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Hyundai Motor chairman Chung to sign deal for new China plant

Hyundai Motor Group chairman Chung Mong-koo (center) and other company and city officials walk along the production line of the Hyundai Trago luxury cargo truck at the Sichuan Hyundai plant in western China on Wednesday. (Hyundai Motor)

Publication Date : 27-03-2014

 

Hyundai Motor Group chairman Chung Mong-koo on Wednesday left for China to sign a tentative deal to build a new production plant.

According to Hyundai officials, the chairman and city officials of Chongqing will meet on Thursday and sign a preliminary agreement on a new plant there.

The group, which owns the Hyundai and Kia brands, has recently sought to create a new production base in western China as its existing plants are located mostly in the north of the nation.

Chongqing, which is also home to General Motors and Ford factories, has often been cited as a possible venue due to the city’s burgeoning automotive industry.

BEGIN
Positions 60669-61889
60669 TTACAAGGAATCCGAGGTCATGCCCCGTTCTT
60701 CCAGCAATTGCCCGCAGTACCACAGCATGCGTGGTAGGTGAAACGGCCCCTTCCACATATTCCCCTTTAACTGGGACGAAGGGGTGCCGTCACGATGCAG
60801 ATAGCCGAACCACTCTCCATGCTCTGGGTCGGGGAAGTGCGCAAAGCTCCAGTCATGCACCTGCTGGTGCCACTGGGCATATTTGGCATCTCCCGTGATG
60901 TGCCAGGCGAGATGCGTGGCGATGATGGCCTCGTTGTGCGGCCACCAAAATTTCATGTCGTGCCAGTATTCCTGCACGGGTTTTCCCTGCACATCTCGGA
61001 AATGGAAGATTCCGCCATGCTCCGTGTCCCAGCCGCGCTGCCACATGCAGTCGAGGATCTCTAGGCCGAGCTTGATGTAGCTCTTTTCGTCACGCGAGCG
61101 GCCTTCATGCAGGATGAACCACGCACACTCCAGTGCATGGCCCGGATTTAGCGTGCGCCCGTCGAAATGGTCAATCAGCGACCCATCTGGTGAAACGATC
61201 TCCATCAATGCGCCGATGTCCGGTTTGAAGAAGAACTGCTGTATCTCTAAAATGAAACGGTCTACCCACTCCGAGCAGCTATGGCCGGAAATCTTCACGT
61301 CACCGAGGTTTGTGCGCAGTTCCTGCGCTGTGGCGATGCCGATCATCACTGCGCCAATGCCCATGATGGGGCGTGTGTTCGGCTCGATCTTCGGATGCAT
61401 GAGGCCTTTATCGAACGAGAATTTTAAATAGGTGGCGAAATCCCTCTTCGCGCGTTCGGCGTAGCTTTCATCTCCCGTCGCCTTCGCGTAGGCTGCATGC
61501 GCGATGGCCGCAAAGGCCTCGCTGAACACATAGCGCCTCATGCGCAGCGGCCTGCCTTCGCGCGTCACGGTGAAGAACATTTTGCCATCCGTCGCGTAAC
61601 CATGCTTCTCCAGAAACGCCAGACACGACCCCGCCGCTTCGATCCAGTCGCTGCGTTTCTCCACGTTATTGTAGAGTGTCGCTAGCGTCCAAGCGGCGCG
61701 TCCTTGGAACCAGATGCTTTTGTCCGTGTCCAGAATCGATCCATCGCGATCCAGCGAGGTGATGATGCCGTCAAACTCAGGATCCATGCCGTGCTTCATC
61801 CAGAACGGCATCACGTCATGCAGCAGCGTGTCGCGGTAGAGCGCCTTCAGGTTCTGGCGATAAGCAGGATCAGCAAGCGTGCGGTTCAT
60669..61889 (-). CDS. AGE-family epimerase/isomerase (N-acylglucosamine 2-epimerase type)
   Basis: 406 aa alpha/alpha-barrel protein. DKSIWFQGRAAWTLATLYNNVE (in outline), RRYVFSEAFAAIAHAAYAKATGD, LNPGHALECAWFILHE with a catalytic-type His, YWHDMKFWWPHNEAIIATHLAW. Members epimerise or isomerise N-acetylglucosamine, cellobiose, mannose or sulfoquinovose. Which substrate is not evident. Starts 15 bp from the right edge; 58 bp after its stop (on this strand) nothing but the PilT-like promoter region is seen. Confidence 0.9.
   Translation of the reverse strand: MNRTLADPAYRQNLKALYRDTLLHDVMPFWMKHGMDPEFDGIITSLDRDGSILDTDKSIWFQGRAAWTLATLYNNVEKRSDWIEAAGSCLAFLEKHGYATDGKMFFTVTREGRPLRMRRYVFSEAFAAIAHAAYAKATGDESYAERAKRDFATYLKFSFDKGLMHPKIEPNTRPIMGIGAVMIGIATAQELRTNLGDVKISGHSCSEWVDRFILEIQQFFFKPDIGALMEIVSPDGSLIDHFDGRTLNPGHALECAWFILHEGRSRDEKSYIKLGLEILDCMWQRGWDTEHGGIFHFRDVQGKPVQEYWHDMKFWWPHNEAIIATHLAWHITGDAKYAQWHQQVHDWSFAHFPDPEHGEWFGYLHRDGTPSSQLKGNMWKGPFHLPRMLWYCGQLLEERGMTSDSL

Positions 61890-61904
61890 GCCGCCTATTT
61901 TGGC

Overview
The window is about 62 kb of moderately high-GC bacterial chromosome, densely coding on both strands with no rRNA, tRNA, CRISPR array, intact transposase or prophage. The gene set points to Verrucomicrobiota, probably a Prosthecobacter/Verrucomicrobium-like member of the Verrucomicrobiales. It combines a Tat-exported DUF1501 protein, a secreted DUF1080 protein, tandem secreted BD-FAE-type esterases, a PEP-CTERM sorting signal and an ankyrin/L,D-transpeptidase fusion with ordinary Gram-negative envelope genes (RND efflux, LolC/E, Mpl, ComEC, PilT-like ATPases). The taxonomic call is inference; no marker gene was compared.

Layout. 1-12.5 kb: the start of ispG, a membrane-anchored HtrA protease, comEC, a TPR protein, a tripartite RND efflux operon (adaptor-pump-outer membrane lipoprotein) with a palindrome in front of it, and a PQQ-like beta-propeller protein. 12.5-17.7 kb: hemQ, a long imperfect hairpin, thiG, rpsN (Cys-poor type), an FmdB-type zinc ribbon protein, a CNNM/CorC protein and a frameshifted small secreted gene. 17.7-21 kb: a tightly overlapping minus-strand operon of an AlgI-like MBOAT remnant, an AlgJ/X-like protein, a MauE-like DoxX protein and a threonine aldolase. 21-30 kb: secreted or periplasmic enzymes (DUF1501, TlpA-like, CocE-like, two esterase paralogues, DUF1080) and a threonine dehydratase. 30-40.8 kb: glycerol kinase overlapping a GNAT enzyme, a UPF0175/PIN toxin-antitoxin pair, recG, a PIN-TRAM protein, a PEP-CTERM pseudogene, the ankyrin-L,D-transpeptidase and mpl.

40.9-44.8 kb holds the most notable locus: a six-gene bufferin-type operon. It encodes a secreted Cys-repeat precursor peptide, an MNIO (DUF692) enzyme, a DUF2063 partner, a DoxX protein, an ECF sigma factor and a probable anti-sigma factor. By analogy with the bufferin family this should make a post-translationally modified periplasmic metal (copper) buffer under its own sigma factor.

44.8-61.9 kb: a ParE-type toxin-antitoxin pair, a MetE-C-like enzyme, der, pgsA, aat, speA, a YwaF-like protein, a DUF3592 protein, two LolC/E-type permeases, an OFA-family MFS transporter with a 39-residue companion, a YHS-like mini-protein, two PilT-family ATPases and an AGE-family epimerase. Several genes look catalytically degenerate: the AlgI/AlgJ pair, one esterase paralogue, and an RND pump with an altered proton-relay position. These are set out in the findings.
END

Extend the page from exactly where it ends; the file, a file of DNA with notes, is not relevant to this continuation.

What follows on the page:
With an additional production of some 300,000 vehicles per year at the new plant, Hyundai could elevate its annual production capacity in China to 23 million cars by 2016, officials said.

“The new plant is crucial for Hyundai and Kia to maintain a combined 10 percent market share in China,” said a Hyundai official.

As the Chinese car market is expected to reach 20 million vehicles a year by 2016, global carmakers like Volkswagen, GM and Nissan have pledged to expand their production capacity in the country in the coming years.

If finalised, the fourth China plant would be Hyundai’s first major manufacturing capacity investment since 2012 ― the year when the carmaker opened a car assembly plant in Brazil and its third China plant.

“Total car sales of Hyundai and Kia will hit the 10 million mark in China this year,” Chung said Wednesday in a statement. “We must lead the market trend to prepare for a new era.”

Before heading to Chongqing, the chairman also toured the construction site of a new plant of Sichuan Hyundai, the carmaker’s joint venture for commercial vehicles established in 2012.

In 2013, Hyundai Motor and Kia Motors posted record sales in China. Their combined sales surged 18 percent to 1.57 million vehicles.

 

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